A few years ago I did a Permaculture Design Course. It was a two-week intensive course, and I vividly remember another student telling me how naive I was. I still believed I could fix the world… Years on, a lot of hard lessons learned, I’m just as naive, and I still think I can fix the world. I have to, because otherwise there would be no point in trying.
I often find that the biggest hurdles are societies stigmas and taboos. I feel that my job is to constantly push those social boundaries, and hope that I can inspire. A beautiful and very funny video that demonstrates this, was posted on a blog by my permaculture teacher, Aranya. In the video, a man at a festival is doing a very funky dance all on his own, without a care in the world about what other people think of him. Another guy joins him in his funky dance. Gradually, more people get the guts to dance, until you see crowds of people racing to join in. I feel like I am in that crowd, and it is growing rapidly.
In my last blog, Why Wee could be good for the Economy, I said that my dad, whom I recently moved in with, was complaining about the aroma I was leaving by not flushing his toilet. This was a big problem. I can’t get into thermostat wars with my dad over the 23 degrees he keeps his house at, but this is my urine, and I don’t want to flush it. The problem was the solution – It was the push I needed to buy a luggable loo (a bucket with toilet seat on it). Now, I can pee in a bucket, and then water my dad’s garden every morning. Not only this, but when I move into my new home in Devon, sometime in the hopefully very near future, I can install an upstairs bathroom at no extra cost! This is better than letting it mellow if it’s yellow, and flushing with a bucket of rain water, because I am creating a positive use from my waste. Less energy is being used to process my sewage, less clean water is being wasted, and more nutrition is being added to the soil.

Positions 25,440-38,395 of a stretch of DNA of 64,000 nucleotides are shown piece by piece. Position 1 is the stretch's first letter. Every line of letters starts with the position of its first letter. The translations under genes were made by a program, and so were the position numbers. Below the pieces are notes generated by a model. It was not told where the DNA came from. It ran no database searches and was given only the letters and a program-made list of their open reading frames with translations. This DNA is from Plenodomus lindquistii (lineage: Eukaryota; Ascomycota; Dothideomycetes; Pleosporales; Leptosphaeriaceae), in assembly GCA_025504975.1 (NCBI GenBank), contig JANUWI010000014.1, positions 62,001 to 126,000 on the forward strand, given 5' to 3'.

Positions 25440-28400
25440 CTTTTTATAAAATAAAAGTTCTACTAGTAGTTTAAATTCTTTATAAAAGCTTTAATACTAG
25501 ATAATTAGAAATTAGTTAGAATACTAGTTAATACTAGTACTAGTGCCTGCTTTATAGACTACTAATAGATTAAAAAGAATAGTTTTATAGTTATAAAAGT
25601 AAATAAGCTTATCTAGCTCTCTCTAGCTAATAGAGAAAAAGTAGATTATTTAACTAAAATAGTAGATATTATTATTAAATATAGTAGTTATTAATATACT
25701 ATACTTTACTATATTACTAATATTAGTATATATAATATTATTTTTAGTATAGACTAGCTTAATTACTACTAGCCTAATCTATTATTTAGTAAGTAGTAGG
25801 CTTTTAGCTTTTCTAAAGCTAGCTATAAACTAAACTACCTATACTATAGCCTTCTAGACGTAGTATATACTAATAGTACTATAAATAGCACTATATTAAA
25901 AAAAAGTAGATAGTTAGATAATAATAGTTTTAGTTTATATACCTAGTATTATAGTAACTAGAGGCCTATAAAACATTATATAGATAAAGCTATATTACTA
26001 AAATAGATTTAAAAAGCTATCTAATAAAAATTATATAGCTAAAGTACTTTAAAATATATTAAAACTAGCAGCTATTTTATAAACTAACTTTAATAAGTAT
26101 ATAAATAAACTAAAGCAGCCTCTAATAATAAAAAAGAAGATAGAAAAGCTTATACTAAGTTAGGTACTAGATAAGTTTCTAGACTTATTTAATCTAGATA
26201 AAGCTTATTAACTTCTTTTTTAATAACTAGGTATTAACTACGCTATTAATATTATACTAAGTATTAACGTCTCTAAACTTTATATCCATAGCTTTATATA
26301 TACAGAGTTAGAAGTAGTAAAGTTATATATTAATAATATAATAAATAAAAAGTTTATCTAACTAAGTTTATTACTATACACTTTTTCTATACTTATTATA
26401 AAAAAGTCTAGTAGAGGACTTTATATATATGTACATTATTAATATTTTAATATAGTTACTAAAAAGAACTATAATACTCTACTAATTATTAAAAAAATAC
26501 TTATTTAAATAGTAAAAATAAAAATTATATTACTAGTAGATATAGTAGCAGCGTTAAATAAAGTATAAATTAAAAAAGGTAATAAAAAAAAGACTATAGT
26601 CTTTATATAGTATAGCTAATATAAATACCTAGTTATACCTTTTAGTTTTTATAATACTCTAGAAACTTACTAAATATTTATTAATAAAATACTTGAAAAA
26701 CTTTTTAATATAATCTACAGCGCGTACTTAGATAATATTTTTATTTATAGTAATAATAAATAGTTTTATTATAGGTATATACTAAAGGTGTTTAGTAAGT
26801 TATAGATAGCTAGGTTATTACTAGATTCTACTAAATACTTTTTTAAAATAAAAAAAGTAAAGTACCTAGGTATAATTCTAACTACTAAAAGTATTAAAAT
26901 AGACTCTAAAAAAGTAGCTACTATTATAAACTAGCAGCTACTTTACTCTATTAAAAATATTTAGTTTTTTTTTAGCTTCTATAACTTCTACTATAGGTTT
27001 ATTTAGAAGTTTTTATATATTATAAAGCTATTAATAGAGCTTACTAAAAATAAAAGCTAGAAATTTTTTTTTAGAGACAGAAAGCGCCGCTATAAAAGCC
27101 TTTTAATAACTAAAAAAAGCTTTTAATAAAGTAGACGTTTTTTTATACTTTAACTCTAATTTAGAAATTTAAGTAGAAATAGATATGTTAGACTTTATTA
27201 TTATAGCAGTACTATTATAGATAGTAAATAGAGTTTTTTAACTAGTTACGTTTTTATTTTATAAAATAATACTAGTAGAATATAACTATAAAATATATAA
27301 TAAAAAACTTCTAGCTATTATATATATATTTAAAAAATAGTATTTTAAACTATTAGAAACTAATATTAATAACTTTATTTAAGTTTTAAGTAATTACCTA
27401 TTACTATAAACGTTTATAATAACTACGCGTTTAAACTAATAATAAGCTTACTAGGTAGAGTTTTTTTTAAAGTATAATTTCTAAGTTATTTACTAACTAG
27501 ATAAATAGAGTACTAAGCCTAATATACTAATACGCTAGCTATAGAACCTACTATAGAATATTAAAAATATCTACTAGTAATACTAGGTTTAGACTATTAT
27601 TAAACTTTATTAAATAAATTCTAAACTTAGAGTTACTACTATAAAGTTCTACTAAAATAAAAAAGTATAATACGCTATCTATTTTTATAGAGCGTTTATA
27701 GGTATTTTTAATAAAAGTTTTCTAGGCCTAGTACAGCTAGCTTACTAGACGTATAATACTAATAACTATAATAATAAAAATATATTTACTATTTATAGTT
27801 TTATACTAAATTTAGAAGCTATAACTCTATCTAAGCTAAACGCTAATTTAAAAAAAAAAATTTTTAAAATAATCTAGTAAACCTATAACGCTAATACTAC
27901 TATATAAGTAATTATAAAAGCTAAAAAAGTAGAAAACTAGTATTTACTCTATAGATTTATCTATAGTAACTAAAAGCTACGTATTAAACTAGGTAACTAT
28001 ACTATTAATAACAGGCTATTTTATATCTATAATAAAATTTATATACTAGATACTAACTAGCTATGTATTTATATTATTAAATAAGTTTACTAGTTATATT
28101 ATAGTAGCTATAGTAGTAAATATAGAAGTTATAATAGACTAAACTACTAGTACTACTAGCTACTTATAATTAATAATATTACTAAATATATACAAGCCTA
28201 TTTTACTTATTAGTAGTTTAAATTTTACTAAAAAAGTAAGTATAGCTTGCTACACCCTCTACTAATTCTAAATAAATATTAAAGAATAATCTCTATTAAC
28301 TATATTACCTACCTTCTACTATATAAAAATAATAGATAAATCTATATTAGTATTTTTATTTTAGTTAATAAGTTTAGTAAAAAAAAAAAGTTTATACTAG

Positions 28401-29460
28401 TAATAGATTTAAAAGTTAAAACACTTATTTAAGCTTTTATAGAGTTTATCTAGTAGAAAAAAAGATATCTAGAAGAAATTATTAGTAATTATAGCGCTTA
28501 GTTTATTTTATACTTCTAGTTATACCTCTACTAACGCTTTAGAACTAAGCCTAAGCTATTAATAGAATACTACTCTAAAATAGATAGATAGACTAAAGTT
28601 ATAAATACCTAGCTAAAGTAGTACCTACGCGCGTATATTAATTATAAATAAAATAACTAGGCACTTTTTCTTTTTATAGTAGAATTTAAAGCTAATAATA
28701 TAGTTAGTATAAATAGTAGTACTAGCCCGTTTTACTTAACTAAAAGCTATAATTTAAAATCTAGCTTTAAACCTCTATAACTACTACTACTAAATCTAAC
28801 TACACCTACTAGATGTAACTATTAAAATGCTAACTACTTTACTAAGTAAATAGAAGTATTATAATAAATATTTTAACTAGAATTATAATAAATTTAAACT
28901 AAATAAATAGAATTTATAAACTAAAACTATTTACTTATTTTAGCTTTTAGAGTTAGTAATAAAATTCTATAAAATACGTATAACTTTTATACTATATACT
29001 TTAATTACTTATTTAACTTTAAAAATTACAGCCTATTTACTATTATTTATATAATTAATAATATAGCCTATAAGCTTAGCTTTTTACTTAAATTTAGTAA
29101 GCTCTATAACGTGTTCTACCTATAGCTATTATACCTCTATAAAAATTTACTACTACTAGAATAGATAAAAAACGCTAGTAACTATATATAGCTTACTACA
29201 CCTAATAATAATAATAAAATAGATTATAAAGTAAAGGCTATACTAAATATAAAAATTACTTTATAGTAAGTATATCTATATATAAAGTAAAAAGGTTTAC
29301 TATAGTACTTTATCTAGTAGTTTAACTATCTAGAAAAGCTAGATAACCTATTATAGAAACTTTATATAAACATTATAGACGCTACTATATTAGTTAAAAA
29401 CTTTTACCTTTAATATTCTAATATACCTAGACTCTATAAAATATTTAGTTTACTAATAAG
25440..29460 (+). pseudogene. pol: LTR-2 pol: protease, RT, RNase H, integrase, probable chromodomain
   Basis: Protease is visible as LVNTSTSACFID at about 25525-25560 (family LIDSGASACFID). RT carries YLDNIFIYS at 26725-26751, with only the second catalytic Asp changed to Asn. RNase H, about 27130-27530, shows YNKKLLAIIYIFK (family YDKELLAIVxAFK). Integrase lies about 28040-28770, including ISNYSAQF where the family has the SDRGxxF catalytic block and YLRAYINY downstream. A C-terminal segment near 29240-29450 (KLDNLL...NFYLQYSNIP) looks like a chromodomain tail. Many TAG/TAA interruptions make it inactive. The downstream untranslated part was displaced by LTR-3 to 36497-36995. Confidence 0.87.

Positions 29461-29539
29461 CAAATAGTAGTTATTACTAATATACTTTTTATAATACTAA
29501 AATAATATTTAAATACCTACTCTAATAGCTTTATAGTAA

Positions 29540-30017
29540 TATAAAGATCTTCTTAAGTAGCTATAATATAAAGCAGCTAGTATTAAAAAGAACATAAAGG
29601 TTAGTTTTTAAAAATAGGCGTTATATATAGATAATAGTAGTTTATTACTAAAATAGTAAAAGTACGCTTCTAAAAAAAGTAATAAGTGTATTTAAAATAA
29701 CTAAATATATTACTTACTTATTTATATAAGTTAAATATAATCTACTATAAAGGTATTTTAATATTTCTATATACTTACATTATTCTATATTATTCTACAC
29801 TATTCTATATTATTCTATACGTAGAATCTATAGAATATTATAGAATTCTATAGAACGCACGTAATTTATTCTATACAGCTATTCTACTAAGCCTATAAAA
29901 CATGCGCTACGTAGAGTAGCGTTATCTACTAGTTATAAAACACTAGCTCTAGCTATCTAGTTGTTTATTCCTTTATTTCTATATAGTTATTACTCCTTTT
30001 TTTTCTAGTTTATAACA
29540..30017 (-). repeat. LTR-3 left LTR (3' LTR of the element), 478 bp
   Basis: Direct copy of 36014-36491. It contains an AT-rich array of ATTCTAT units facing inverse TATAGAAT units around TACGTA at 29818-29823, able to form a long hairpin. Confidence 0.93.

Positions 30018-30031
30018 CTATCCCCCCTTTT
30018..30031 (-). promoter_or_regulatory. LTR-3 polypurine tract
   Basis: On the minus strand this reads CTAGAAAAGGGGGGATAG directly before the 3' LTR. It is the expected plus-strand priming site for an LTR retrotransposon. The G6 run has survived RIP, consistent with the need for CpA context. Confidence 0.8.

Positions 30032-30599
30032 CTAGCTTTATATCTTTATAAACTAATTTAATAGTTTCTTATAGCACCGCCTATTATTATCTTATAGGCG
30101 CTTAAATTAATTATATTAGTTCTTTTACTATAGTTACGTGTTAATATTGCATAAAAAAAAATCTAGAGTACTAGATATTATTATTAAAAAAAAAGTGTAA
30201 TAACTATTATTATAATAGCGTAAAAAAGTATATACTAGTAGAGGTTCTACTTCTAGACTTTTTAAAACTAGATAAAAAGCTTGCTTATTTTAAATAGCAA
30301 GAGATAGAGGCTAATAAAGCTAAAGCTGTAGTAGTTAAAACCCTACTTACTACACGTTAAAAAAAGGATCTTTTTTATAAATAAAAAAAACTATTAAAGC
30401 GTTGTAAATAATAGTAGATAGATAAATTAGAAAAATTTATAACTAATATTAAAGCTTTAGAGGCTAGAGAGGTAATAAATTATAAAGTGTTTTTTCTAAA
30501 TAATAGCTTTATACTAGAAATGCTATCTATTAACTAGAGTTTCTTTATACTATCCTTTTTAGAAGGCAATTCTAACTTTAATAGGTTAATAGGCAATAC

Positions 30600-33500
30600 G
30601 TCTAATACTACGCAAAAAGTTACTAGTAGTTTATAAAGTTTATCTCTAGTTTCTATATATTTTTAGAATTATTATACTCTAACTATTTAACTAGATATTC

Just to quote the government quickly:
“Sewage treatment, that is, the physical, chemical and biological processes used to clean industrial and domestic wastewater, has improved significantly over the past 20 years, with approximately
75% of UK rivers now of good biological and chemical quality. However, the energy required to treat sewage to this standard is high; the water industry is the fourth most energy intensive sector in the UK. Further tightening of water quality standards suggest energy costs will increase.”
I know of one person who wrote to me to tell me that I had inspired them with my last blog. Any more? A crowd building?